Time Wasting TIG Hands May Opportunity To Run Down Clock

February 20, 2019

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When the Manic Street Preachers’ guitarist Richey Edwards was at the height of his depression, self-harm and alcoholism, he wrote one of the band’s best songs, Faster, which included the following enjoyable lyric about nihilism: “I know I believe in nothing but it is my nothing.” Just 25 years later, the same words could have been used as the slogan for the launch of a new non-party, The Independent Group.

The non-party comes both with non-policies and non-entities, but it is of course able to receive your real donations away from scrutiny of the Electoral Commission. We do not know who funds them. Which is lucky for whomever that is, because they wouldn’t want to be tarred with a tinge of racism after Monday’s farce.

The question now is how the formation of a new party – it might not officially be a party, but given the divisions in both main parties, it is probably more united than either of them – might influence the course of Brexit over the next two months. The answer is: probably in no useful way.

None of the seven members who left the party could be relied upon to vote with Jeremy Corbyn, on Brexit or any other issue. Regardless of your views on Corbyn and the Labour Party’s current policies, as vague or precise as they can be, it is worth remembering the seven would happily vote against the whip. After yesterday’s launch, they made it clear that they are strongly in favour of Western military intervention, with no real ideology. Combining the Liberal Democrats and Iraq is a brave combination of the two most hated propositions in modern British politics.

Where they stand on Brexit is that they are generally in favour of a people’s vote – a second referendum. Not for themselves, obviously. That would be too crass, and they are confident that it is the voters who wanted them as individuals. You don’t have to be an expert in politics to recognise that as bullshit, but you probably would have to be an expert in politics to be able to recognise Gavin Shuker.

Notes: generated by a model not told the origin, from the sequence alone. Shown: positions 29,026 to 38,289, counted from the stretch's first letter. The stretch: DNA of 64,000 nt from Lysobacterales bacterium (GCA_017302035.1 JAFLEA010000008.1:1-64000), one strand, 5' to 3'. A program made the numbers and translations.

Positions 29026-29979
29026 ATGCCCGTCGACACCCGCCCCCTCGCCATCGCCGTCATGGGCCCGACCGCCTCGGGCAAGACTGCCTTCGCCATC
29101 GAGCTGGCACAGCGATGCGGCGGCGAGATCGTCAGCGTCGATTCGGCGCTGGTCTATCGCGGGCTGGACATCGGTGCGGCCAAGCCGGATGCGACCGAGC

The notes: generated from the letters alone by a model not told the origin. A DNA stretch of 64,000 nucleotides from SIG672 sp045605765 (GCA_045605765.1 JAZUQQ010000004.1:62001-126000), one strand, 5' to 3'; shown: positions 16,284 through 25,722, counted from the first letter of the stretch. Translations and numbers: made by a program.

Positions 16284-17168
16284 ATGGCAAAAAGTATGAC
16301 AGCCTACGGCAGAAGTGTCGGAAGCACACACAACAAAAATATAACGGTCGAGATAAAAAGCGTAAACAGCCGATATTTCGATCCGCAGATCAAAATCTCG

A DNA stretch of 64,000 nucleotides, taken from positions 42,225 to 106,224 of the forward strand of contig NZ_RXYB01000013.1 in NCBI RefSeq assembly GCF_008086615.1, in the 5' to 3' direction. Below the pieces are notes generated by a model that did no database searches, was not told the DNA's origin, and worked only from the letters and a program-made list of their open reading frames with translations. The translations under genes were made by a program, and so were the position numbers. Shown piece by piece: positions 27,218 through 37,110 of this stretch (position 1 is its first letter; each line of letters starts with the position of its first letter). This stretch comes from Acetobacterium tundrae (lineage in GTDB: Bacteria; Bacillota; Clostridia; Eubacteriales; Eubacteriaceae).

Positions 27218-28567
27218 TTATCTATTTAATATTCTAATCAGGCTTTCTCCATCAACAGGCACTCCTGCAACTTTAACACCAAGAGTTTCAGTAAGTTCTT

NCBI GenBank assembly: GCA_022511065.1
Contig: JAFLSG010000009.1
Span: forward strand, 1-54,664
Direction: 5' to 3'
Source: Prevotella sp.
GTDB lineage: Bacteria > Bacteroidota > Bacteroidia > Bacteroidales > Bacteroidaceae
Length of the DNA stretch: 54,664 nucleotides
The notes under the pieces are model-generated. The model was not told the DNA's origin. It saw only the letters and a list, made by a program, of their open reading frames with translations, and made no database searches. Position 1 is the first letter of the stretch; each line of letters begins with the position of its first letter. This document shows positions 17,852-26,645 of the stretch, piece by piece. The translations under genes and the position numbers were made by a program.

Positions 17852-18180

A second Brexit referendum is a perfectly cromulent position to adopt, in the right circumstances. The right circumstances would be a) to hold it if most people want one and b) hold it if you are confident in victory. Given there is no majority support for another referendum, and there is no indication that there is a majority support for it in Parliament, then it starts to look like this breakaway group is merely an exercise in self-basting. Re-running the vote now would do little more than lead to the same cases of condescension, lies and malign intent as last time, bringing with it the concurrent damage it did to discourse and society.

With there being no useful support for a referendum, Brexit’s course remains much the same as it was last month. The Conservatives are in charge, and Theresa May is distinctly not in charge. Beholden to the DUP and the ERG, she must lie to them and then alternately to the European Union. It is conceivable with this time-wasting that Remain-leaning Tories could join the rebel group, with a handful to crossover.

A larger, independent pro-referendum group makes that cause only less likely. If both Corbyn and May see a pressure group outside of their party but in Westminster, they will have to reject their demands in order to prove their authority.

This leaves Britain in the same place is it was before TIG launched without an atmosphere. At this stage it seems that May can run down the clock because there is nobody within her party able to force her to act constructively. The only Tory section that shows discipline is the one that is content to cut as many ties with Europe as possible. If May refuses to cede ground to either Corbyn or the more right-wing section of the Labour Party in order to gain a majority for something like her current deal, then the prospect of No Deal looms.

At that point, an election seems inevitable. The focus could then eventually be on TIG, holding the balance of power along with the Liberal Democrats. Post-Brexit it would not be clear what they would demand that the Conservatives would refuse to give them. That’s because it is not clear what the Tory Party could propose that wouldn’t match their own beliefs.

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Author: Alex Netherton

Alexander Netherton used to be a writer

Twitter @lxndrnthrtn

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